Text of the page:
Your firm has decided to join the modern workforce and offer employees the ability to work remotely either on a part-time or full-time basis. The benefits are many: superior employee retention, savings on real estate expenses, improved work-life balance and perhaps even a bump in productivity if you can avoid the pitfalls. This survival guide was designed to offer some insight from those intrepid explorers that have already made the journey to assist you in what can be a perilous expedition.
It is critical to have a well thought commuting agreement/policy in place before launching your telecommuting program. Thoughts on this foundational piece are covered in Part I of this survival guide. It is equally important to have the right technology tools which will empower your remote workforce, which is covered in Part 2 of this guide.
“We like to give people the freedom to work where they want, safe in the knowledge that they have the drive and expertise to perform excellently, whether they [are] at their desk or in their kitchen. Yours truly has never worked out of an office, and never will.” (Richard Branson - Founder, Virgin)
This final chapter of our guide will deal with specific tips and strategies for managers when working with a remote work force.
The Manager: For telecommuting to be successful, management “style” should focus on productivity metrics rather than “eyeball” supervision ensuring staff is actively engaged. Let’s begin with a quick quiz to test remote work readiness from a management perspective.
As a manager, you are able to choose one of the following employees. Employee A works steadily throughout day without distraction and produces 30 high quality widgets. Employee B has a more sporadic work pattern (occasionally browsing the web, taking personal phone calls, etc. during work hours) but produces 40 high quality widgets daily. Which employee do you choose to have on your widget team?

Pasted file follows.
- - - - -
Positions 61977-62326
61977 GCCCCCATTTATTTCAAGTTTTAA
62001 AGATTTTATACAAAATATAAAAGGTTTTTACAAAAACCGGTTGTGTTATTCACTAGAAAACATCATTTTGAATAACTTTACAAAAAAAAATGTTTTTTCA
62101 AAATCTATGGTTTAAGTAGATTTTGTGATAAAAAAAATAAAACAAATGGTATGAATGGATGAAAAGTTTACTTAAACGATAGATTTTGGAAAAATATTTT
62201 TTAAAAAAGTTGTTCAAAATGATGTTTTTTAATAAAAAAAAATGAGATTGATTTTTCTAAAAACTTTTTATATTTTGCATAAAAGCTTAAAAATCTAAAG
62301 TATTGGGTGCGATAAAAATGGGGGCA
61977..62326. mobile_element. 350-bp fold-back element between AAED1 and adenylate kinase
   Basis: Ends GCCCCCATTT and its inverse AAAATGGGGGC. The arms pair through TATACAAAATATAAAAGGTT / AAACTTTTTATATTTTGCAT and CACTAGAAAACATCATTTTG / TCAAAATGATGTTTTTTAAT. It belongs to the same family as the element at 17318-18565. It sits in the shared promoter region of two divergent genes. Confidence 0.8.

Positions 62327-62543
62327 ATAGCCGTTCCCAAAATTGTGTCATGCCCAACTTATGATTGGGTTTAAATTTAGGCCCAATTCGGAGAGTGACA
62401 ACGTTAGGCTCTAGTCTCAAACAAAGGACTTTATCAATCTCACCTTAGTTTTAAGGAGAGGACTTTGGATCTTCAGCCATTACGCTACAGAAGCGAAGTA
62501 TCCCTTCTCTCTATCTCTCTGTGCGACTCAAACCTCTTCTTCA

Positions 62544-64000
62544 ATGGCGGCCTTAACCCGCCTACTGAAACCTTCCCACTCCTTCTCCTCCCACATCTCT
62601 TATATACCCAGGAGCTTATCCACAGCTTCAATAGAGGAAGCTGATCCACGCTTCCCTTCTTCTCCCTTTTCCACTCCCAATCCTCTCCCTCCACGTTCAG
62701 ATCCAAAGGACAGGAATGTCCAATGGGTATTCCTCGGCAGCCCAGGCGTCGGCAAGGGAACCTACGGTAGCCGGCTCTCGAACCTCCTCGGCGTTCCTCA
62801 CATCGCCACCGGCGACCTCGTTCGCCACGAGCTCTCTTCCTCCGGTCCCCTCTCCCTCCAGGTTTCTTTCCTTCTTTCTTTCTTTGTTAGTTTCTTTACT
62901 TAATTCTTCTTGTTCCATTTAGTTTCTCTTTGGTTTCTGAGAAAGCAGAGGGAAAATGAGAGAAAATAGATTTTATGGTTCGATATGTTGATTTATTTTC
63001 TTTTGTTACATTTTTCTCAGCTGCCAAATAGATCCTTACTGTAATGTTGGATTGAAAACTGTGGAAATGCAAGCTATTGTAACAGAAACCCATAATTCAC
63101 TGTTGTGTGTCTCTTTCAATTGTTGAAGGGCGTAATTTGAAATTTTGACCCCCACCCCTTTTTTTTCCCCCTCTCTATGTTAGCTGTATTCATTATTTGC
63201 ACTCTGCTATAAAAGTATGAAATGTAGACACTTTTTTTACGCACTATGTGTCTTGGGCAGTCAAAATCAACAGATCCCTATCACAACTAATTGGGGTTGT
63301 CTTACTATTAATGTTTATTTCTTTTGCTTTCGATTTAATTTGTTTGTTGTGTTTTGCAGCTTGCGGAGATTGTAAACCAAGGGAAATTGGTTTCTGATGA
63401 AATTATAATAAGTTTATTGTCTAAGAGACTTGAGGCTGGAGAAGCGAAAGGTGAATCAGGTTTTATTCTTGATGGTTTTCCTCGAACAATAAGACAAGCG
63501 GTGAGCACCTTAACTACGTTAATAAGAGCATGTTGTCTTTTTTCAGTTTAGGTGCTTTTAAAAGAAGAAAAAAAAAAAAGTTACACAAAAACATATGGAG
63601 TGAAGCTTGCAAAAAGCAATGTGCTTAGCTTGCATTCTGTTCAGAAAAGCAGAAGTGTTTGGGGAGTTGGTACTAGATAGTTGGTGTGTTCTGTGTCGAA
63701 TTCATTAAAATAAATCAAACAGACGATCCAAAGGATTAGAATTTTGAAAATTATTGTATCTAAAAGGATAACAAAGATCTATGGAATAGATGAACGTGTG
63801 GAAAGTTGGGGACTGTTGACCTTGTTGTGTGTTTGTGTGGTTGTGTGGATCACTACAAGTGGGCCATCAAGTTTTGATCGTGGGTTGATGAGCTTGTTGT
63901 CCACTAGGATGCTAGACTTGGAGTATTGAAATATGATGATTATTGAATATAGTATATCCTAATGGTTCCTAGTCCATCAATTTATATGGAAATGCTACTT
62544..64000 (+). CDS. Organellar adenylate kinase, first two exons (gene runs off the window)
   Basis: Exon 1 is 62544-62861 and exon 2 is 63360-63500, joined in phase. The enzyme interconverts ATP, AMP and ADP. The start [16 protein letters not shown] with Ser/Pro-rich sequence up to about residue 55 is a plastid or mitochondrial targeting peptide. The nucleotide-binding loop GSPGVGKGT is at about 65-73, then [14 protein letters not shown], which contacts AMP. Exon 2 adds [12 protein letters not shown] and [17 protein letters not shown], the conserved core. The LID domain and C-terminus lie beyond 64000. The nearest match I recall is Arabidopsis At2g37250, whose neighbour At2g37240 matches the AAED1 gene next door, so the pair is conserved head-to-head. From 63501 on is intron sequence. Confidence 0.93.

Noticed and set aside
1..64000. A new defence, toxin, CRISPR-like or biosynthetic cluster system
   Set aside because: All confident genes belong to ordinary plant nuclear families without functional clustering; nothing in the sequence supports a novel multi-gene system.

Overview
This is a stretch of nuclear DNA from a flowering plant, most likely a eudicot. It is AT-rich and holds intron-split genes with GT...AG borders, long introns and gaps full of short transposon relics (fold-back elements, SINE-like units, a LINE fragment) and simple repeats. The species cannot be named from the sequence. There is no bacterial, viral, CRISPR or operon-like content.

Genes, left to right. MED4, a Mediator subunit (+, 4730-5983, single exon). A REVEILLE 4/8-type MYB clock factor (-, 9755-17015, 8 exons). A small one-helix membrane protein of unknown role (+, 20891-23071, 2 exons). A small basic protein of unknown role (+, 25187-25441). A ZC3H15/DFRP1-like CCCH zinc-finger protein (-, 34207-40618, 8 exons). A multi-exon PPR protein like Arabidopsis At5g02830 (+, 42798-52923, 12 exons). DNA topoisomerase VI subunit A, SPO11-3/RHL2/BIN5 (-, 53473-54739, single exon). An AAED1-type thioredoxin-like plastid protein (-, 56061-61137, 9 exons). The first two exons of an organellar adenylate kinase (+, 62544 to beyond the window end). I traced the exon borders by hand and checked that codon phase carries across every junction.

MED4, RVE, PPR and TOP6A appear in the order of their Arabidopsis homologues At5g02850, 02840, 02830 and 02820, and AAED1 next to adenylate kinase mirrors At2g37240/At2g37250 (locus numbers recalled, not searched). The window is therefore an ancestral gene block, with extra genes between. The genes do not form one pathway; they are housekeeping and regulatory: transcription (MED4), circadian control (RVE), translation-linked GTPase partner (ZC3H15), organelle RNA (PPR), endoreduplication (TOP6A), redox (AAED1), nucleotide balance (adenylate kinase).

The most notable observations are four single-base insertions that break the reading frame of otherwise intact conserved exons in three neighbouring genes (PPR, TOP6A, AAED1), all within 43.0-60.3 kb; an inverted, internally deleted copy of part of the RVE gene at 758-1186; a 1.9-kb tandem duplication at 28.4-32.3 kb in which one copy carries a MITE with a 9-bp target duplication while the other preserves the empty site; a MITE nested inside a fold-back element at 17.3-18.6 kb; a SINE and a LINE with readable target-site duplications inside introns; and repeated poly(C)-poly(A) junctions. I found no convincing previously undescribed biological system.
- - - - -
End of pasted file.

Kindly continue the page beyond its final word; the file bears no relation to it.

If your answer is employee A, you will probably be frustrated during the process of managing a remote work force. If you’re ok with an employee occasionally loading a basket of laundry or signing for a package at the door if they are producing at a high level, then you’re ready to manage a remote work force. The successful remote manager is result driven and clearly communicates expectations with getting caught up in day to day minutia.
The Team: A culture of accountability and communication is the foundation for a successful telecommuting team. What does team accountability mean within a remote team?
1. Each member has a clear understanding of their responsibilities, as well as how their performance will be reviewed by their manager.
2. The team communicates well with each other, and will hold each other responsibility when someone is not achieving their goals.
3. Team members are engaged in a regular feedback loop, both as a team and with their manager.
When things go wrong: Issues will arise that must be dealt with by the manager.
1. Telecommuting is not an optimal mode of work for every employee, and that’s ok! It’s the duty of the manager to give each person on their team the best chance at success. Your employee may not have suitable work environment at home or may lack the discipline required for such work. If telecommuting isn’t the right fit for someone, allow them to work in their traditional office setting.
2. Deal with productivity/engagement issues swiftly and decisively. Your team will likely know if someone is not pulling their weight before you do and the culture you work so hard to instill will begin to corrode. Ensure your team members understand the consequences of negative conduct from start.
TIPS: We close this final chapter with some tips from trenches…
1. Presence can be a powerful tool in promoting a culture of accountability. Communicate the expectation that employees must reach out to you prior to going “inactive”. Lock down the activity threshold so individuals cannot set it to a large time to make it appear they are active. We lock our activity threshold at 15 minutes…
2. Transparency is critical to the success of remote working. It may be ok if an employee needs to run out for an appointment if they solicit your approval first. It shouldn’t be ok if someone “sneaks” out, hoping their absence isn’t noticed.
3. Schedule regular in office days if possible. This allows your team to reconnect on a personal level.
4. Suspend telecommuting when on-boarding a new member of the team if possible. Alternatively, have each member of the team rotate days in to spend with the new employee. This will accelerate the transfer of culture and expectations to the new employee and ensure everyone is comfortable with each other.#Mobility#RemoteWorking